Young Children Doing Racism: A Newsweek Analysis Misses the Big Picture

The recent issue of Newsweek has an interesting article by Po Bronson and Ashley Merryman, award-winning science journalists, on some psychological research on children and racial matters, apparently an excerpt from a new book NurtureShock.

The psychological studies cited provide revealing data, yet they and this Newsweek article are written substantially from a white frame. Physical science and social science writers and researchers often seem to have trouble in seeing the larger context of systemic racism and its white racial frame as they assess even research findings on racial matters. The model of society implicit in most mainstream research on racial issues assumes we live in a basically healthy society where racial “prejudices” are just a “problem” that is matter of individual frailties and modest remedial actions.

The Newsweek article begins with a description of research at the Children’s Research Lab at the University of Texas, in liberal Austin, Texas. There researcher Birgitte Vittrup recruited 100 white families with children 5-7 years old. She first asked the children questions about “How many White people are nice?” and “How many Black people are nice?” (and similar questions with other adjectives), with options from “almost all” to “none” offered to children. Then she split the group into thirds. One parental group was asked to show multiculturally themed videos to their children. Another group was asked to show these videos and then talk with their children about interracial friendships using a checklist of points. The third group was given the checklist and asked to talk with their children for several days, but with no videos.

One surprise happened immediately:

Five families in the last group abruptly quit the study. Two directly told Vittrup, “We don’t want to have these conversations with our child. We don’t want to point out skin color.” Vittrup was taken aback—these families volunteered . . . . every parent was a welcoming multiculturalist, embracing diversity. But according to Vittrup’s entry surveys, hardly any of these white parents had ever talked to their children directly about race. …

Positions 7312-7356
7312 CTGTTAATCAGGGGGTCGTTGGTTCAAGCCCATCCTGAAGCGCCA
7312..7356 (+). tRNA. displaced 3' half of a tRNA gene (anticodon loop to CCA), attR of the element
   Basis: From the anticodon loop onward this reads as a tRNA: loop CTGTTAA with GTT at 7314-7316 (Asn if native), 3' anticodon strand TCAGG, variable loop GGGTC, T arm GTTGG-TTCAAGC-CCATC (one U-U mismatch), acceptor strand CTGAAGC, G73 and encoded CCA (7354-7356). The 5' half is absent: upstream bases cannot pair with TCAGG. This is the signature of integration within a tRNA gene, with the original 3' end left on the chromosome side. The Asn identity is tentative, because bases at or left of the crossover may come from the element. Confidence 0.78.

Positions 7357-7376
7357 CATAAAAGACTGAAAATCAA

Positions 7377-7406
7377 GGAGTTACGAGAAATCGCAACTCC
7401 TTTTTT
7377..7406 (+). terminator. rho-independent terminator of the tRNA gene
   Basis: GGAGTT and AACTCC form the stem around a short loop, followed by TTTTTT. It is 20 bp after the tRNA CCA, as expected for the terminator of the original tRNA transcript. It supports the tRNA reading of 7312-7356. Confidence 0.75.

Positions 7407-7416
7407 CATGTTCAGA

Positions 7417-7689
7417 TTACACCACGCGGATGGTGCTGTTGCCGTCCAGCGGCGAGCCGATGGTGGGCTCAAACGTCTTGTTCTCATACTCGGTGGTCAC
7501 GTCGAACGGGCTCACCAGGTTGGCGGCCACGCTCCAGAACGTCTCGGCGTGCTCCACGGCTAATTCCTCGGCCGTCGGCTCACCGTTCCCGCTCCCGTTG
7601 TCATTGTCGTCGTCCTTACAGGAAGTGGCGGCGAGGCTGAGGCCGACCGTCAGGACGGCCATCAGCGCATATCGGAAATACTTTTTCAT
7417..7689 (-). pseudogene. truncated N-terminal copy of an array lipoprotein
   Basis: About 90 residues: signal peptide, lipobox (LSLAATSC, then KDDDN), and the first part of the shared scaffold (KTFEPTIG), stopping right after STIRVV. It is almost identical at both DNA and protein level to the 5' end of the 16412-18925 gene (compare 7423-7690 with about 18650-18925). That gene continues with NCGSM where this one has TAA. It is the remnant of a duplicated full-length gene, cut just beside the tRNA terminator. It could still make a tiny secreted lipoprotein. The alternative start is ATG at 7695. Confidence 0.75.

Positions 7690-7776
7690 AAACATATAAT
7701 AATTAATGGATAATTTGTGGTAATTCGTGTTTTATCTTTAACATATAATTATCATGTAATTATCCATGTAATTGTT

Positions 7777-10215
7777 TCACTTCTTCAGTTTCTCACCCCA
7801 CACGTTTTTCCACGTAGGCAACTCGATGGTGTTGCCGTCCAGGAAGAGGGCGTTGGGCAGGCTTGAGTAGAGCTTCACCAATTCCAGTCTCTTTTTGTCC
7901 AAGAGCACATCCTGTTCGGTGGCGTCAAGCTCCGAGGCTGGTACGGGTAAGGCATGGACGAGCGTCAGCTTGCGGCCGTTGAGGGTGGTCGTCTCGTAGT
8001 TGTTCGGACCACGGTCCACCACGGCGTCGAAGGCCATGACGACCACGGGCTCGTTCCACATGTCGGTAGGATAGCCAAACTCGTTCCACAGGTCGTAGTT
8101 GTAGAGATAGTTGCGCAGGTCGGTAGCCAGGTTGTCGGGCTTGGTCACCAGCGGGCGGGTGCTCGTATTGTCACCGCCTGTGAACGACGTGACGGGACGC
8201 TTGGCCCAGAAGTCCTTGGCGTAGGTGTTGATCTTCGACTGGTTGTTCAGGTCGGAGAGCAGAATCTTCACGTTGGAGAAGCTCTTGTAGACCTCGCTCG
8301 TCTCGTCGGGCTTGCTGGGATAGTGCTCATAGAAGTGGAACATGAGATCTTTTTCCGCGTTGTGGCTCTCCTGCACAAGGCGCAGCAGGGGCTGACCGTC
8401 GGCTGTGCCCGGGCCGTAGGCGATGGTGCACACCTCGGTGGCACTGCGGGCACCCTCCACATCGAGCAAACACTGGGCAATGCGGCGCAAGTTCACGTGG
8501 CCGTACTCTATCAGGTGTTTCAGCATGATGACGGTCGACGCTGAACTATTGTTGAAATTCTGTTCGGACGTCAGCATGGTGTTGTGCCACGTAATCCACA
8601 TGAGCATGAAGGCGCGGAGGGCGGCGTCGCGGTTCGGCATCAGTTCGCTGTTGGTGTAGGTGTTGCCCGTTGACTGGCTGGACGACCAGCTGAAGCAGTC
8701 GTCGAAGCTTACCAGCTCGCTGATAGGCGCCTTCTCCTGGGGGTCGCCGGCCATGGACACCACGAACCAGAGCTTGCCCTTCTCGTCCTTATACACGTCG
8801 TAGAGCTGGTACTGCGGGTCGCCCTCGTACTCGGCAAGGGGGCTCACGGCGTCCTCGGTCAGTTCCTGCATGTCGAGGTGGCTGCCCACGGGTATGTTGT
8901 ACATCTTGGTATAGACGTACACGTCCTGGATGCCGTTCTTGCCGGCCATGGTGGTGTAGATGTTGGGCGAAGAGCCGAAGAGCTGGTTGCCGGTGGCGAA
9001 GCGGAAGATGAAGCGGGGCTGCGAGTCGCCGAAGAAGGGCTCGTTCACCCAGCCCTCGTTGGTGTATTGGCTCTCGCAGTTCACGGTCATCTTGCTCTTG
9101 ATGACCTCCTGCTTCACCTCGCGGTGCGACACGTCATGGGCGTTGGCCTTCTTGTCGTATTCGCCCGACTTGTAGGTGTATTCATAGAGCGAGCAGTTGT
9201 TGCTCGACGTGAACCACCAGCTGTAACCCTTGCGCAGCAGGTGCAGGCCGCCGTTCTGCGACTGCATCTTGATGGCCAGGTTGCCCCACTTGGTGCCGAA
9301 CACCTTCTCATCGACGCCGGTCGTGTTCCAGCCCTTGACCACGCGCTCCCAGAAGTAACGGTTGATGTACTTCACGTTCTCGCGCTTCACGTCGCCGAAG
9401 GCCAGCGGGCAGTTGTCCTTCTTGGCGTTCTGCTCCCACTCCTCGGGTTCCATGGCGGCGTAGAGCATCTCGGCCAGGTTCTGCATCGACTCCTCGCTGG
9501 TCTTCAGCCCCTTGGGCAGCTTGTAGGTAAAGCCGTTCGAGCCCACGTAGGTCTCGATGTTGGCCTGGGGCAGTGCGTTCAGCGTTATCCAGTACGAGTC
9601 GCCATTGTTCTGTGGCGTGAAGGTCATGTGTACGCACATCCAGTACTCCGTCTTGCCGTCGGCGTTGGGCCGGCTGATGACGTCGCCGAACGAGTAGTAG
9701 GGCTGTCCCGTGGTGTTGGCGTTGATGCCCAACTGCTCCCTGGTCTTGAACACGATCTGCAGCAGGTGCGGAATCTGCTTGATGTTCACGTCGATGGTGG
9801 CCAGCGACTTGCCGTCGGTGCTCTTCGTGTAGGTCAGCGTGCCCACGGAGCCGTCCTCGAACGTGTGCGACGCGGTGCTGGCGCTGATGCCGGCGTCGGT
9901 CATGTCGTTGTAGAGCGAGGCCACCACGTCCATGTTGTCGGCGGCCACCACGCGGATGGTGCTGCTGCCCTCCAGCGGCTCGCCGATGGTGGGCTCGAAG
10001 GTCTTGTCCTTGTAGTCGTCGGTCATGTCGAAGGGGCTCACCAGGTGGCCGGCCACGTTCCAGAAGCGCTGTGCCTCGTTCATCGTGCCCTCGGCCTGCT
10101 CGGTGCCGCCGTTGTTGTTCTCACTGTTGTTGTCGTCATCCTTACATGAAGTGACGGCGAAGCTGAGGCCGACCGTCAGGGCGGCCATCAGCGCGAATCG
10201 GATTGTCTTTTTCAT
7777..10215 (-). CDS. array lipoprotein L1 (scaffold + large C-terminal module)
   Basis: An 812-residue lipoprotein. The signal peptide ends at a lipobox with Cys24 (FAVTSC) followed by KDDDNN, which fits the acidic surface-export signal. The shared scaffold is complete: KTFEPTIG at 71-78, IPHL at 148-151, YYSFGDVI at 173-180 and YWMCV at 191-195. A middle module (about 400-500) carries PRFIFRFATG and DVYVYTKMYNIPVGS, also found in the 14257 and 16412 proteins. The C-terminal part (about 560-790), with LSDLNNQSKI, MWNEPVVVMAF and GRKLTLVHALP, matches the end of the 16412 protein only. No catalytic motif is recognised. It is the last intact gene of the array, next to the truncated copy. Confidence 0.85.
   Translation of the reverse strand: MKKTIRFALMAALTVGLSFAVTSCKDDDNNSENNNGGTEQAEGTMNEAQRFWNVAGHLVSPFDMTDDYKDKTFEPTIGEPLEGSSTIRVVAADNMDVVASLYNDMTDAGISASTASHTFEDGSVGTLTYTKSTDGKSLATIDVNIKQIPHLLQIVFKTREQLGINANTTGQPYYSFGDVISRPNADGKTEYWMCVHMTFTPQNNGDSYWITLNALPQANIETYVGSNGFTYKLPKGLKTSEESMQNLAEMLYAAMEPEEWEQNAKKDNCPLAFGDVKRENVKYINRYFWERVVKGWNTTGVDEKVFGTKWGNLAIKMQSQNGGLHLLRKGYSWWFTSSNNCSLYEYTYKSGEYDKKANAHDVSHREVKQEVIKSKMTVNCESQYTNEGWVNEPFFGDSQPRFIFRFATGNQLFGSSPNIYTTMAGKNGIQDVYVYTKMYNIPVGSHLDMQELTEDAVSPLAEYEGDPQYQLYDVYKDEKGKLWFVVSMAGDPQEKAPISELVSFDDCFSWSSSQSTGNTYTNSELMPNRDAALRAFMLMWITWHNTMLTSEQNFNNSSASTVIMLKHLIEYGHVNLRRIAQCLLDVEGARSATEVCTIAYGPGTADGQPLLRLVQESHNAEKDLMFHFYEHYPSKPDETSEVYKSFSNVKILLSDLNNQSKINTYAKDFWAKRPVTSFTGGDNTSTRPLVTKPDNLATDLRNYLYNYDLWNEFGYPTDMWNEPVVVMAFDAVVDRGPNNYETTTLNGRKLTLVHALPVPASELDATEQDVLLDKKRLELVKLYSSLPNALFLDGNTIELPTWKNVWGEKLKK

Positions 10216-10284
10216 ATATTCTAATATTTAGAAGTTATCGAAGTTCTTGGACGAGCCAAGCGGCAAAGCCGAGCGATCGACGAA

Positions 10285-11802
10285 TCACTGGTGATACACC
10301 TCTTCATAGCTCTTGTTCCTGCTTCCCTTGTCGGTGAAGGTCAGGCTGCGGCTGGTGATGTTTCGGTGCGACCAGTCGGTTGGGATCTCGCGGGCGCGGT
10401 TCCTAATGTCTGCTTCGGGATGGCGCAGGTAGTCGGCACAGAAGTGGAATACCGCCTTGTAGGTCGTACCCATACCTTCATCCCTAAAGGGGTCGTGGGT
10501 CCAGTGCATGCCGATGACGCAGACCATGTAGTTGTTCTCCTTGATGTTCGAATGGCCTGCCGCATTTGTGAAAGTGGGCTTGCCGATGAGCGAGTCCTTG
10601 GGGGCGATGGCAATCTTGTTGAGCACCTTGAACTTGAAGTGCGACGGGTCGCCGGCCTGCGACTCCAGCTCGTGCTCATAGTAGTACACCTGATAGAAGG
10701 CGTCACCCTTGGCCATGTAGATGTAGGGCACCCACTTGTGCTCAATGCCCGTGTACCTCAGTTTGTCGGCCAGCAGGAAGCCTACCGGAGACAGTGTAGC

Very revealing data. Most parents wanted their children to be color blind, but they were not in her testing.

Asked how many white people are mean, these children commonly answered, “Almost none.” Asked how many blacks are mean, many answered, “Some,” or “A lot.” . . . . Vittrup also asked all the kids a very blunt question: “Do your parents like black people?” Fourteen percent said outright, “No, my parents don’t like black people”; 38 percent of the kids answered, “I don’t know.”

And other negative views of black Americans. Very likely, the kids have learned by observing parental actions, and from their peers, but this is not discussed in the article. The writers note that the three groups of children tested much the same in racial attitudes, and the researcher found no significant effects from the different parental teaching conditions. However, studying the parent diaries revealed that the parents did not use the checklist much and actually only gave vague instructions to the kids about “everyone being equal.” The writers conclude that parents fear that talking about race will highlight it for the children and make them see racial differences. They then ask

The question is, do we make it worse, or do we make it better, by calling attention to race?

A rather naïve way of putting it. Denial of racism is never a way to solve it. But these data show that that even liberal white parents do not talk much about racial matters with their children. And then these writers go to make an assertion about our era, and cite some more interesting research:

The election of President Barack Obama marked the beginning of a new era in race relations in the United States—but it didn’t resolve the question as to what we should tell children about race. ….. For decades, it was assumed that children see race only when society points it out to them. However, child-development researchers have increasingly begun to question that presumption. They argue that children see racial differences as much as they see the difference between pink and blue—but we tell kids that “pink” means for girls and “blue” is for boys. “White” and “black” are mysteries we leave them to figure out on their own. . .. Within the past decade or so, developmental psychologists have begun a handful of longitudinal studies to determine exactly when children develop bias. Phyllis Katz, then a professor at the University of Colorado, led one such study—following 100 black children and 100 white children for their first six years. She tested these children and their parents nine times during those six years, with the first test at 6 months old. . . . When the kids turned 3, Katz showed them photographs of other children and asked them to choose whom they’d like to have as friends. Of the white children, 86 percent picked children of their own race.

Interesting data from Katz suggesting clearly that there is no “post-racial society.” These writers show here a naïve and white-framed notion about Obama bringing a new era. And here is another sentence toward the end of their piece:

Over the course of our research, we heard many stories of how people—from parents to teachers—were struggling to talk about race with their children.

Clearly they mean white parents here. Indeed, African American parents have to talk substantially with their children about race as a matter of course, and survival.